- All of the participants felt surprised at how intense the mechanic felt — no one had been prepared for that — and everyone mentioned how exhausted they were after these two and a half hours. People were also surprised that the technique felt so “hot.” A couple folks said they’d be bringing it home to their significant others.
- As a group, they said they really enjoyed this technique and asked when it might be used in a larp and how this technique might play out in a five-hour convention larp setting. Sadly, I didn’t know the answer to either of these questions. I figure you’d have to require workshop attendance before a game, and I didn’t know whether convention-goers would be willing to give up two slots of time (one for the workshop, one for the larp).In terms of running an Ars Amandi larp, I’m no game designer, but I’d borrow and run someone else’s shorter scenario, if such a thing existed. However, most of the Scandinavian Ars Amandi larps I’ve heard about lasted a couple days and had really complicated staging unsuited to a short convention game. So, Nordic people: are there shorter Ars Amandi games out there?
- We had some lively discussion about costuming possibilities — velour opera gloves (kinky!) — staging possibilities — wouldn’t chopping celery in the kitchen make for a great, handsy set-up? — and made lots of jokes about everyone being arm sluts now.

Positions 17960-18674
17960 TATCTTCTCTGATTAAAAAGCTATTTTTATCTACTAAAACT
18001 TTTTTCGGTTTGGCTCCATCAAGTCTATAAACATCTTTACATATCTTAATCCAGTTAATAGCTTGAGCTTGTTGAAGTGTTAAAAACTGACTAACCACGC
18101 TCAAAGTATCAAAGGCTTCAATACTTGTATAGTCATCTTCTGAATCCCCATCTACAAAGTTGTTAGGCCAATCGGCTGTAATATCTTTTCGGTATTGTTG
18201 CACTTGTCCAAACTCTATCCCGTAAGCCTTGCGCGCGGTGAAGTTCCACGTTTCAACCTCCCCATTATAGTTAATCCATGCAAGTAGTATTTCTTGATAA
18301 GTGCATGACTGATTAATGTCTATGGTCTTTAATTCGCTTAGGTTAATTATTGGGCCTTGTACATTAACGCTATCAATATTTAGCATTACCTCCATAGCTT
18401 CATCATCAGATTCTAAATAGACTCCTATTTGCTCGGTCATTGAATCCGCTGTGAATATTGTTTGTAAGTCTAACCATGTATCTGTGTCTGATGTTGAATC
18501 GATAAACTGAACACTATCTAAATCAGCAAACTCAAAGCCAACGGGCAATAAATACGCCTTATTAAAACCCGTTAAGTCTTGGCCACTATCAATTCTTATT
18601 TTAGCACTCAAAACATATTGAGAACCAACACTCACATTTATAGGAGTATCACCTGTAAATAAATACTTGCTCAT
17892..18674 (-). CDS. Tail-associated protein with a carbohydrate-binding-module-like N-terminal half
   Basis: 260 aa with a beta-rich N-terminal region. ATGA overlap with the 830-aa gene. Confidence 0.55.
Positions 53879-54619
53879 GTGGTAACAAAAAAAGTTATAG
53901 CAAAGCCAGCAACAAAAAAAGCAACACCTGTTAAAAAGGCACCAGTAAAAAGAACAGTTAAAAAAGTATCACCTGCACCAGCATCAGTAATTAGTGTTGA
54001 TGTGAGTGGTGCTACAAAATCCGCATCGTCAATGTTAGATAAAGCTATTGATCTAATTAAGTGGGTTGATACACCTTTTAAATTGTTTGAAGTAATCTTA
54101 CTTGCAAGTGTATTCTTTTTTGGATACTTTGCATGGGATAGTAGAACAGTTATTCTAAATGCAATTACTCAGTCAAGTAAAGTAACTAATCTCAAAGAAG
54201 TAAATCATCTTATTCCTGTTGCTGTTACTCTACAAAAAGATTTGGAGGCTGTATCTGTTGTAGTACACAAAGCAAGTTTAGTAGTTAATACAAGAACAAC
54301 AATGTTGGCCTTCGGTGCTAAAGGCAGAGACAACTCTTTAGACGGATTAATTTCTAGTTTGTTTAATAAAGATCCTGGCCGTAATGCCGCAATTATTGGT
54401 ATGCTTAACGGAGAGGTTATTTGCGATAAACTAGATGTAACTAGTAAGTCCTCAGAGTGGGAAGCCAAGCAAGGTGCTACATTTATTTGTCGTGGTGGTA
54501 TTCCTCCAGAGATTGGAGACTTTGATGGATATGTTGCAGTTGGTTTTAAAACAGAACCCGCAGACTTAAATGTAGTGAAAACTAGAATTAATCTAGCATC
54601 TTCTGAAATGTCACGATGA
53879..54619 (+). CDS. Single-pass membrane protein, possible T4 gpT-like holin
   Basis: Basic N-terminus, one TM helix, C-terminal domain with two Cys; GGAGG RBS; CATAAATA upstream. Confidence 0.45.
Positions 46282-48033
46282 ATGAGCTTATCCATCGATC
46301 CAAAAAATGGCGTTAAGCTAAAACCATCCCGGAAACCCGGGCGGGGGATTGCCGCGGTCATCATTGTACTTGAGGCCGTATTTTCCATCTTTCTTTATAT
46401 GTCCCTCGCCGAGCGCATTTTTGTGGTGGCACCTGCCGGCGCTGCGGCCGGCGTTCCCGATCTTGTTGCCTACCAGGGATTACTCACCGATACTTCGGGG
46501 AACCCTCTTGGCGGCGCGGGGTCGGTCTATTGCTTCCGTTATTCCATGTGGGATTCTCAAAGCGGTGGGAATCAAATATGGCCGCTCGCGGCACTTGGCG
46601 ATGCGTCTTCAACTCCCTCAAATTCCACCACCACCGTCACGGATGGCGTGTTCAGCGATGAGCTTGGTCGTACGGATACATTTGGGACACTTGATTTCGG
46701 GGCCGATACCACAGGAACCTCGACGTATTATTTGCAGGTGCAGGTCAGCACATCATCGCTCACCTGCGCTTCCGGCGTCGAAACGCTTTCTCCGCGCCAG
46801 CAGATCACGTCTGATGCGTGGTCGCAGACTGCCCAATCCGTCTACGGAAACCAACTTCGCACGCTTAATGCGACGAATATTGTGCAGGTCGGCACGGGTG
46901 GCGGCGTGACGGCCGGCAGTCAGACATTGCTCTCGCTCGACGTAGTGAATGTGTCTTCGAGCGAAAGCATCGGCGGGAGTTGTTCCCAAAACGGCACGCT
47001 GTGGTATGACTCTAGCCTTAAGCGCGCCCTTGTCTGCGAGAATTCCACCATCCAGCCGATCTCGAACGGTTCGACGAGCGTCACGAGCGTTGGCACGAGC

- The participants felt that as the workshop became more intense, everyone got better at enforcing their own limits, typically in a non-verbal fashion. People said things like, “you showed me how you wanted to be touched,” and “you could tell when someone wasn’t comfortable with a specific move.”
- While the workshop proceeded without interruptions, during the debrief, a couple people tried to walk through our room, despite the signs I’d put up. This led to some interesting discussion — one participant said that she wouldn’t have cared if someone watched the workshop, but that now, in this moment, while talking about her emotions, she especially didn’t want an outsider in there. Several people echoed her feeling, testament, I think, to the power of this mechanic.
- Some interesting discussion about whether an Ars Amandi game could have a “non-combat” equivalent. Many stateside boffer games, for example, allow players, either by choice or by necessity (in the case of children) to wear a non-combat headband. If you’re wearing the headband, that tells other people not to hit you with boffers. Instead they call their damage from a distance. Would this work in an Ars Amandi game?
- Ars Amandi ettiquette. A couple people thought it would be fun to write up a little sheet advising hand-lotion, getting the grit out of your fingernails, and gum. At least one of the ladies sighed longingly after another’s manicure. If only she’d known it was going to be so intense, she said, she’d have done the same.
- General improvements: I could make the workshop better by limiting talking earlier on, introducing a safe word or a specific motion that people could use to ask their partners to back off, just as a fail safe. I could also have done a better job of letting people know when they were about to change partners — several people (very politely) complained that my abrupt cuts had resulted in coitus interruptus. I needed like a one-minute warning method, or a “3-2-1, stop.” Also, a more formal warm-up game might have helped diffuse some of that initial chatter.
Not enough Ars Amandi in your life? Tune in on Wednesday for an interview with Emma Wieslander, creator of the technique.
Thanks to the folks at METATOPIA, Double Exposure’s new awesome game design convention, for making space for this. Rob Donoghue has a really nice description of what the rest of the convention was like.